There is a well-known and familiar self-sabotaging complex that resists change and thrives on inertia. I believe we all encounter this phenomenon to one degree or another at some point in our life. If left unchecked, habitual programming can override your behavior.
Self-sabotage is subtle in its techniques of undoing and misdirecting all your intentions for making positive changes and growth in your life. There are many faces to this character and the voice is recognizably smooth as silk as it leaves a honey pot… just sit down and stay stuck.
Justifications and excuses are to be called out and denied access to the reins of your life.
Keep your wits about you. Whirlpools, quicksand and undertow currents can pull you into a dangerous and life-threatening situation. That doesn’t mean you’re helpless and at the mercy of every little pitfall that is on the path. However, it does mean that you need to be on your game and have some ideas, tools and skills to maneuver through the change factor.
The last thing you want to do is ignore the signal that it’s time to make some changes. If you don’t decide what habits to break, they will become destructive and break down other areas of your life such as your relationships, your career, and even your health.
Rather than leave it to total chaos, you decide what breaks.
There is a place on the Hero’s Journey (Joseph Campbell) that is referred to as a threshold. It is the crossover point between one way of being and into another. There is a process of initiation and transformation that propels the individual to take risks and enter new territory within their personal and epic story of life.
Before passing through the threshold gates, clear away the static and get a good signal from your inner guidance as to what the next step is. This means being honest with yourself. This may be where people get messed up and stuck. Change isn’t necessarily easy to get into the flow with if you aren’t used to getting comfortable with being uncomfortable.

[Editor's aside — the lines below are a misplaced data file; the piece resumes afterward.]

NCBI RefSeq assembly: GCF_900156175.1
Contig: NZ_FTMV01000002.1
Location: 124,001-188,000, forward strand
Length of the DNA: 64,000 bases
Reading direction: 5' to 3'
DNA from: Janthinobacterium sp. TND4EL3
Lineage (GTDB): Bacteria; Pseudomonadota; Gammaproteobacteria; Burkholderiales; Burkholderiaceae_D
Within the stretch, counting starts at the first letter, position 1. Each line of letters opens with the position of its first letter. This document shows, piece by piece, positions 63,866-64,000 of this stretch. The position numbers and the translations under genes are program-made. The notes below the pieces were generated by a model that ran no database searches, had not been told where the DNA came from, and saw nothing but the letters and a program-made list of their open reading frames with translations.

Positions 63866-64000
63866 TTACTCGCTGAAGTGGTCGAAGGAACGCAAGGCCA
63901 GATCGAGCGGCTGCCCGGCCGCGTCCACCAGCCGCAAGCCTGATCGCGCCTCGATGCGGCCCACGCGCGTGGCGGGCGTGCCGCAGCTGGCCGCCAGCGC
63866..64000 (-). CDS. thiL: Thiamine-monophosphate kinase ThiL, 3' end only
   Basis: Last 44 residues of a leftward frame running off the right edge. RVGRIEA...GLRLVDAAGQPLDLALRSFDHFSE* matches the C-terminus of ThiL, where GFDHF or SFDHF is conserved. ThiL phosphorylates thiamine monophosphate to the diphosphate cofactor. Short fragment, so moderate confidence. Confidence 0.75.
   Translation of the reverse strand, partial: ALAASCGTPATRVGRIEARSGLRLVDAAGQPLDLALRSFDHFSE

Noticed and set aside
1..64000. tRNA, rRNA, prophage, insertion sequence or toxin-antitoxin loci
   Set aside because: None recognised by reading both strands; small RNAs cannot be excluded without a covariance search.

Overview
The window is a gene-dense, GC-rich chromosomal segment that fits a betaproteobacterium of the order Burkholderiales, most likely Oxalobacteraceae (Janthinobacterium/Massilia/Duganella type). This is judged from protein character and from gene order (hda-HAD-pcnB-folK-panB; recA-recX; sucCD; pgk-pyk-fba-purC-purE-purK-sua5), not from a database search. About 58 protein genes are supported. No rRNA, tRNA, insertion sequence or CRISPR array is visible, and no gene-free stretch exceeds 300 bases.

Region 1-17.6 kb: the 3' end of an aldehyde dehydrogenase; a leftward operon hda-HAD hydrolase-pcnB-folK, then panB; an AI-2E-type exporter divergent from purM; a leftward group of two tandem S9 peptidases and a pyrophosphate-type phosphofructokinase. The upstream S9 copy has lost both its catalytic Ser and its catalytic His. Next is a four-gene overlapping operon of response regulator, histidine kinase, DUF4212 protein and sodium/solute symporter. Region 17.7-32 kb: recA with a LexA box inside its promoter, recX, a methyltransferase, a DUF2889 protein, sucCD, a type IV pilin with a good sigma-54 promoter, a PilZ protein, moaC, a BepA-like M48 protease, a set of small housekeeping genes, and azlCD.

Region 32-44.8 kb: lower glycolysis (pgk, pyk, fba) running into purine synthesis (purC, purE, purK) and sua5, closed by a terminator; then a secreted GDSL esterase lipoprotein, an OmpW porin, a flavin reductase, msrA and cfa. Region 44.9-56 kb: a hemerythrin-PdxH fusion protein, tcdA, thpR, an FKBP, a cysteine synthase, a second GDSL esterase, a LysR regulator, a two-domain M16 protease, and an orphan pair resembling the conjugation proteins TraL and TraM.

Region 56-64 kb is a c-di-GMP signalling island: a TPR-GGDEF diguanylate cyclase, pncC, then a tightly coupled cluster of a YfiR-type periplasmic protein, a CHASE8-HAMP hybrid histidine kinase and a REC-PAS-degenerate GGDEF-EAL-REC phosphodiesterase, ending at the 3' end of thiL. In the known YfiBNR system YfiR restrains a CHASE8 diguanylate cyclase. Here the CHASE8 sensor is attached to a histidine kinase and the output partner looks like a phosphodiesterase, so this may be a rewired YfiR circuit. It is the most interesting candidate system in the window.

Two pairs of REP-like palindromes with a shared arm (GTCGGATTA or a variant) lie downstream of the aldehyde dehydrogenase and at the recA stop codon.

The next step always will require something from you.
Often, it’s something you don’t want to do, yet there are things required of you that have to be done on a daily basis. Participation with actionable steps is demonstrating alignment with your intentions, integrity. This is where you can decide to walk in grace across the threshold of change…or you can always wait to be thrown across. You decide how you want to look at it. Evaluate whether it really is such a difficult task to make the necessary changes you’ve been guided to follow.
You may not always get the whole picture at once, but you will always get your next step.
Accept the challenge and make a plan to move forward and get over the inertia, the block, the obstacle. Change gives way when you make a new choice rather than falling back on automated and habitual responses.
It’s at this moment that the subtle sabotaging voice creeps in and says something like, “Hey, you’ve had a hard day and deserve this…” or, “Don’t take a walk today, look at all this other important work to do.”
Here’s the trick.
Identify the subtle tactics used to try and derail your intentions.
Acknowledge and decline the invitation to yield.
Follow through with physical movements that are preparing you to make a different choice.
This is a self-supporting act of honoring your truth and will give you strength rather than take it away.
Once the initial inertia threshold is crossed, a new source of energy sets the momentum.
Another type of change is more about adaptation to disruption. Stability is always tested by the forces of nature, and it is in our ability to adapt to these changes that define resilience. For example, over the last two years there has been a rapid restructuring of relationships. Families, friendships, and the workplace environment are all in flux while people are being called on to stand with their values. These changes are major upheavals in the fabric of humanity, and it is up to each individual to let go of control of one another and stand within their own accountability to heal.
Shauna Mayfield – Thera Phase Art
If you’re interested in learning about how trauma can be healed, I am reading The Body Keeps the Score by Bessel Van Der Kolk and writing a series of blog posts as I go through the chapters.